To make us confident that an app is bug free, the tests must have as high coverage as possible. We need to check all the primary and alternative execution paths, edge cases, error conditions, invalid user inputs and so on.

To be able to modify the app easily we need three things:

The changes that we make must be encapsulated, free from any side effects rippling through the entire system.

The tests must be easy to debug and give a precise feedback, so that in case we make a mistake, we know immediately which part of the code has been broken and why.

And our suite must be fast. If it’s too slow, we won’t run it often, loosing the ability to work in small steps, what will make the modification more difficult.

To satisfy all these needs, our tests must be isolated.

Without an isolation, it is difficult to achieve a high test coverage. When looking at an app only from the outside, the number and complexity of tests grows exponentially with the number of interacting components. Assume that we have 3 components, each with 3 edge cases to check. When we test them separately, we get 3 + 3 + 3 = 9 tests. But when we test them all together, we must verify all possible combinations – so we suddenly get an explosion of 3 * 3 * 3 = 27 possible cases to cover. In any non trivial app this quickly becomes unwieldy.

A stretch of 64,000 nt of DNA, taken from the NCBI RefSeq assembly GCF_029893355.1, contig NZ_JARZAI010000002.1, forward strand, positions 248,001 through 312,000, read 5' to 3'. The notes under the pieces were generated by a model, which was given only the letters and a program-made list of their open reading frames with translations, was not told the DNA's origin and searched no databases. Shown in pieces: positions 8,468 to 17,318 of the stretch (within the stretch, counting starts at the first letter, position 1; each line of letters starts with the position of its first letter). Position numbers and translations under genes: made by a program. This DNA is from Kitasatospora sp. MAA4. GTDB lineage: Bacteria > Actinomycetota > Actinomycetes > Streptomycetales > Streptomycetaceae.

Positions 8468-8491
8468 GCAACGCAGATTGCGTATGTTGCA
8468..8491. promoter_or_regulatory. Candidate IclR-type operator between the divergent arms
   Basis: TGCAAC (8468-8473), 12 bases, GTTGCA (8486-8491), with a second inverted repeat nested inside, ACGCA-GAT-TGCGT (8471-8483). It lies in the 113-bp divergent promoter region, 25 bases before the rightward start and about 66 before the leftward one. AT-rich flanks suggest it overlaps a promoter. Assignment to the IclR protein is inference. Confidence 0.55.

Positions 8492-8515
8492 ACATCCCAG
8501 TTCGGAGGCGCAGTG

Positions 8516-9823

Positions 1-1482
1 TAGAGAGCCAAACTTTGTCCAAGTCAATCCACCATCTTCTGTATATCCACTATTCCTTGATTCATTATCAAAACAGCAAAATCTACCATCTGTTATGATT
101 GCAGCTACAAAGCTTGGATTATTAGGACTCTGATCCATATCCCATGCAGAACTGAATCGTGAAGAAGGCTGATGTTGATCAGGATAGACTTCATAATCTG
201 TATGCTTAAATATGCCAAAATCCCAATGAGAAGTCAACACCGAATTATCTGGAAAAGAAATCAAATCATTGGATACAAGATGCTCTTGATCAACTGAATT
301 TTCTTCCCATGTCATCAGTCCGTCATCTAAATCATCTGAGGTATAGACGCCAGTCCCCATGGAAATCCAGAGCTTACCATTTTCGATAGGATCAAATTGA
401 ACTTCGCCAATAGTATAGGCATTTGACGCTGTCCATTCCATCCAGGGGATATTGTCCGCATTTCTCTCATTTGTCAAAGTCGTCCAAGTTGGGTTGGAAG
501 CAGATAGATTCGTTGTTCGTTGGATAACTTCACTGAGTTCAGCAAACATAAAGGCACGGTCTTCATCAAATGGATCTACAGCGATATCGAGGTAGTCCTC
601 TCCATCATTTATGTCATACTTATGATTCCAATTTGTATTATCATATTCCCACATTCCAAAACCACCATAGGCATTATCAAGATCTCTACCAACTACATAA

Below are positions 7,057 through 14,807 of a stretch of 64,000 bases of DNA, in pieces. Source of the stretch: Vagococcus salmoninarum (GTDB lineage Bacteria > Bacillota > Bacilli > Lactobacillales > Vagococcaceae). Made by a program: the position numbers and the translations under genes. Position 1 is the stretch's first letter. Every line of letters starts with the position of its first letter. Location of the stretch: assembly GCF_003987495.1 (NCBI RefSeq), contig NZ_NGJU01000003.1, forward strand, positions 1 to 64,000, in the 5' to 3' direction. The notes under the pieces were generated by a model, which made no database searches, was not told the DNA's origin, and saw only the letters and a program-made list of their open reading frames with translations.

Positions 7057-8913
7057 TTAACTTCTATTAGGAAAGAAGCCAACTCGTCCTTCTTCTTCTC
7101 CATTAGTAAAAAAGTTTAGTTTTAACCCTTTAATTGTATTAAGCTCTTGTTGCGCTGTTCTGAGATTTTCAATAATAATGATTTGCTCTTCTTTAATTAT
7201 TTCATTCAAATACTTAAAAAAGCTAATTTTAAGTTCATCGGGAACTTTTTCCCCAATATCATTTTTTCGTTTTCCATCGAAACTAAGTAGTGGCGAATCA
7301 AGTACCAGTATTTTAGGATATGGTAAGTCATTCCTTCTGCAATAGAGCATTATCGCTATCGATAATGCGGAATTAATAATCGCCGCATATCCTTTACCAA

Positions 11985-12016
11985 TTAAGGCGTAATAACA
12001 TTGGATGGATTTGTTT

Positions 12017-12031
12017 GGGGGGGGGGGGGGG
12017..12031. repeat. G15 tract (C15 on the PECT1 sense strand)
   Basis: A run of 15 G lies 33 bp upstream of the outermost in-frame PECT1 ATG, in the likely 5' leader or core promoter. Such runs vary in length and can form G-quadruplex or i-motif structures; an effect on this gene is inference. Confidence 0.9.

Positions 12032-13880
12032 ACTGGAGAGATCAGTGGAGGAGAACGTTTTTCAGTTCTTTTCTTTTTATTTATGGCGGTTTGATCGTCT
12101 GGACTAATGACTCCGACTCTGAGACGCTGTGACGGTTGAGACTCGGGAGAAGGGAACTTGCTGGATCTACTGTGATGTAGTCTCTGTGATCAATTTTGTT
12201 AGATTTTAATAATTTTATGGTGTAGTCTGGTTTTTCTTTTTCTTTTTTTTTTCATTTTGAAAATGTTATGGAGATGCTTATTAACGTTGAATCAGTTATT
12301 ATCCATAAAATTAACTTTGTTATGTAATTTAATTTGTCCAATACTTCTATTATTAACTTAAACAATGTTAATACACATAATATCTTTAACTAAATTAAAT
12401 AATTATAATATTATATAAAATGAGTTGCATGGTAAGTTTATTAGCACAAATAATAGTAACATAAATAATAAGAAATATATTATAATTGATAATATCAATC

The app design that makes it possible to test all of its parts separately, usually also enables changing them separately. Thus, striving for test isolation is the most straightforward heuristics for designing a side effects-free, easy to modify system.

Another thing that the isolated tests give us is a precise feedback. When all the small building blocks of the system are tested independently of each other, the tests will immediately pinpoint the exact location of a bug.

And the last but not least, isolation is the primary tool for keeping tests fast. Eliminating the dependencies – especially slow ones like data stores or file system – can speed up our suite even a few orders of magnitude.

A final implication of the test isolation is that we must take a white box approach (assume the knowledge of the low-level components’ architecture and interfaces) and we must test at the code level.

End-to-end tests

End-to-end tests satisfy the last of our 3 needs: ensuring that the app meets user expectations.

Assuring that all the separate components of the app are correct isn’t enough. It doesn’t automatically guarantee that their sum will also be correct.

First of all, the components may be wired together in a wrong way, so the app may not work at all.

Second, even if the app seems to work, it may not fulfil all the expectations of the user. The separate steps of the process may be correct, but the whole, longer workflow may have flaws at a higher, conceptual level.

To catch problems of this kind, we need tests that are not isolated – that treat an app as a whole.